"Thanks to a recent $2 million gift from the Franciscan Sisters of Perpetual Adoration, Network Lobby for Catholic Social Justice, a Washington, D.C.-based advocacy organization founded by religious sisters more than 50 years ago, will expand its lobbying portfolio on Capitol Hill to include climate advocacy," reported NCR.

Jose Aguto, executive director of the Catholic Climate Covenant, called this new alliance and Network's foray into the climate justice lobby "fantastic" news. "For 50 years, Network has been lifting up the moral voice of the sisters, one of the most powerful moral voices we have nationally and globally; this is a real boon for those of us working for climate action." Aguto said that Catholic Climate Covenant was open wholeheartedly to collaborating with Network. 

Pope Francis condemned “consumerist greed” and “selfish hearts” as responsible for the climate crisis in his yearly message for World Day of Prayer for the Care of Creation, the Vatican announced on May 25.  Inspired by the words of the Prophet Amos, the pope chose “let justice and peace flow” as the theme for the Season of Creation, which runs from September 1-October 4.  Francis said his message was inspired by an Indigenous and Catholic pilgrimage site in Canada, which he visited last summer.

Young people are leading the way in opposing "an economic system that is unfair to the poor and an enemy of the environment," Pope Francis wrote in the preface to a new book written by the Jesuit economist Fr. Gaël Giraud and the Italian founder of the International Slow Food Movement.

"They are not only asking us; they are doing it," Francis said, pointing to a trend in choosing to consume less, to buy products "produced following strict rules of environmental and social respect" and to lower their carbon footprints with the means of transportation they use.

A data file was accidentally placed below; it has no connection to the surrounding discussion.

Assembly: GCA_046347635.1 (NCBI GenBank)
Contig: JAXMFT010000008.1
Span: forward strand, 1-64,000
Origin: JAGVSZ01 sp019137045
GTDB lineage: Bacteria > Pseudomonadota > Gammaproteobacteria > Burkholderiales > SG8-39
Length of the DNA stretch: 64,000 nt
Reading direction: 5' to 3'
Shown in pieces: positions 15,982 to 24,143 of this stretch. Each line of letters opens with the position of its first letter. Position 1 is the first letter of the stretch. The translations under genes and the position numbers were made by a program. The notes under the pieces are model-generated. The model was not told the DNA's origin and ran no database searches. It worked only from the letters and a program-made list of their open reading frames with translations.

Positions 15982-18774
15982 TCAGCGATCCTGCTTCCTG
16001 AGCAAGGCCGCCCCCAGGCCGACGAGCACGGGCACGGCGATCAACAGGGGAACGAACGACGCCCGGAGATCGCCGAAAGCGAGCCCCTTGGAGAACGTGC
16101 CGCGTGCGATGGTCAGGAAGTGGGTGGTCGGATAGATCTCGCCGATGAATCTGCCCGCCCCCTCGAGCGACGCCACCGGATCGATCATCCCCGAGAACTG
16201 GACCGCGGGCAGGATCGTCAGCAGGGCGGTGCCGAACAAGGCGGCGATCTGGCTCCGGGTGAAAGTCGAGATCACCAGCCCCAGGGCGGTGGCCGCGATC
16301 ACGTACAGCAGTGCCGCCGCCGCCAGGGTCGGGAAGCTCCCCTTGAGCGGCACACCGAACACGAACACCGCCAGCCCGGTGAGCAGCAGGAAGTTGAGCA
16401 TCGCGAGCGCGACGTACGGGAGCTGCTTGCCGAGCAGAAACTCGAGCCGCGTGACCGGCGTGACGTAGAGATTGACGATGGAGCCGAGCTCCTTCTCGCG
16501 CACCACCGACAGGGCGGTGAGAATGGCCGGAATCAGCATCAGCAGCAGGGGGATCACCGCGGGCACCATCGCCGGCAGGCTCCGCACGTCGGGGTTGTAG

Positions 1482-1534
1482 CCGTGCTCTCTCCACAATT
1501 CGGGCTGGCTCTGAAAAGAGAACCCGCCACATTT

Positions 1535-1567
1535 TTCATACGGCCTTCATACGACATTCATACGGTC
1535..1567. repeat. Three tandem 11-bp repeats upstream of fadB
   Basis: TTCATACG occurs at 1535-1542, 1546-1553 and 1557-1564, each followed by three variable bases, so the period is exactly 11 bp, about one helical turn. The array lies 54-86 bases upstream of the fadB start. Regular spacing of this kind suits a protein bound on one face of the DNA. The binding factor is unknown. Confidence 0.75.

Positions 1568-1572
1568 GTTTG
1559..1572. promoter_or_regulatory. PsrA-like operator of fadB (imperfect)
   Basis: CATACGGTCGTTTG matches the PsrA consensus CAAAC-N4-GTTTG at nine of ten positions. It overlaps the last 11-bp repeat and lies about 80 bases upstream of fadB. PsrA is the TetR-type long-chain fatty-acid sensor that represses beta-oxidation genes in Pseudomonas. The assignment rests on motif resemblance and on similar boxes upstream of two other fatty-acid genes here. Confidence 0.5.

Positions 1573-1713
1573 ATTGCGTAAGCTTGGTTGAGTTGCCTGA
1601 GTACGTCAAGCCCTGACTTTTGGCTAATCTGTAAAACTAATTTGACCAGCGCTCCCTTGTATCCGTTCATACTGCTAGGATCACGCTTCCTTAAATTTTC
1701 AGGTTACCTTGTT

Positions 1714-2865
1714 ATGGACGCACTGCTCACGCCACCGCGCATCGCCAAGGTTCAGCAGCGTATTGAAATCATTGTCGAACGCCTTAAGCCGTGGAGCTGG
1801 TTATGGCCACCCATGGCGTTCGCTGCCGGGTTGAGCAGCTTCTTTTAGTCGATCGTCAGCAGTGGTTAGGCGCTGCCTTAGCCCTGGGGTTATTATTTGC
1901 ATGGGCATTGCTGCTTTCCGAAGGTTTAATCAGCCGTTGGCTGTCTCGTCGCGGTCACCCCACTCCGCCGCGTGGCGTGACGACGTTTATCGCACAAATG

Sage Lenier, who'll be speaking on the Ecological Education panel at Laudato Si’ in the United States Conference was recognized by Time magazine as a 2023 Next Generation Leader for her work on climate and environmental education. Lenier, 24, designed the Solutions for a Sustainable & Just Future course at the University of California, Berkeley. Since then it has enrolled over 1,800 students, 600 of whom Lenier taught herself.

The Diocese of Lexington is providing money for the building of four new homes for survivors of last year’s historic floods in the Appalachian region of eastern Kentucky. Joshua van Cleef, director of the Lexington Diocese's peace and justice office said the houses will "offer safe, energy efficient and sustainable housing."

The Vatican announced a new phase of its work toward net-zero emissions goals for its iconic Saint Peter’s Basilica, which attracts 10 million visitors a year. Pope Francis previously pledged that all of Vatican City will be carbon neutral by 2050.

Eighth graders at St. Thomas More Academy in Washington, D.C. are tending to more than six dozen trees around their campus as part of an annual service project. The mission to increase the district’s tree cover is the result of a collaboration among several D.C.-area organizations that have planted tens of thousands of trees. One of the groups, Laudato Trees, has sought out Catholic locations, seeing potential in the church’s expansive property footprint in the nation’s capital.

Sisters Act!

In observation of Laudato Si’ Week (May 21-28) the Sisters of St. Francis in Clinton, Iowa, prepared a series of reflections that offer some perspective on the progress that has been made and how the Laudato Si’ Action Plan relates to our lives and society. The series is available for all to read,

Interdiocesan Creation Care Network  

Maryknoll Affiliates Working Group completed the 7 LSAP Goals Worksheets for individuals, couples and families to support LSAP Plan creation.  The 3-page worksheets are designed so that a household can sit down and read through them together, discuss the suggestions, and choose actions to commit to over 7 years.